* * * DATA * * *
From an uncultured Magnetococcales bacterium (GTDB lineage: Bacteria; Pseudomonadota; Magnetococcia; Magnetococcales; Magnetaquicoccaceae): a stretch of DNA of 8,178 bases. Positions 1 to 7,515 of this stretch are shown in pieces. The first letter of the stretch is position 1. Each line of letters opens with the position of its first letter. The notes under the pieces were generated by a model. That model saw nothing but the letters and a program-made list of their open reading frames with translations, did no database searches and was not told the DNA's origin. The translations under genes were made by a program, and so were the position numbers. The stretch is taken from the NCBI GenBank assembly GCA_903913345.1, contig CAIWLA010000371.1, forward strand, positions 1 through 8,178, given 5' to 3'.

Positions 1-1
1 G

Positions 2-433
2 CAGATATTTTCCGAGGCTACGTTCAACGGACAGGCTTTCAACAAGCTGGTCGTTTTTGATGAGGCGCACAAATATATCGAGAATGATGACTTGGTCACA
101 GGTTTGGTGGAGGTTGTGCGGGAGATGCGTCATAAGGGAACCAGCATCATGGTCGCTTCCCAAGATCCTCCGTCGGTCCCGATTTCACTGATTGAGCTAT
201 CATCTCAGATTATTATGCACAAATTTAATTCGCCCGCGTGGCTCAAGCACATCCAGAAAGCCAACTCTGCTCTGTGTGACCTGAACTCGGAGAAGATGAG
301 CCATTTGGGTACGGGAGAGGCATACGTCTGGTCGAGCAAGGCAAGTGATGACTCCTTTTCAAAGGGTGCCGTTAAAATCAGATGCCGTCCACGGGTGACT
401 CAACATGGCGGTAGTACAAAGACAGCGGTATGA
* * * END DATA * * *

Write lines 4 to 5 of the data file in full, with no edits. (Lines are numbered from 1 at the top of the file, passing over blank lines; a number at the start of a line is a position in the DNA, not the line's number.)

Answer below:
Positions 2-433
2 CAGATATTTTCCGAGGCTACGTTCAACGGACAGGCTTTCAACAAGCTGGTCGTTTTTGATGAGGCGCACAAATATATCGAGAATGATGACTTGGTCACA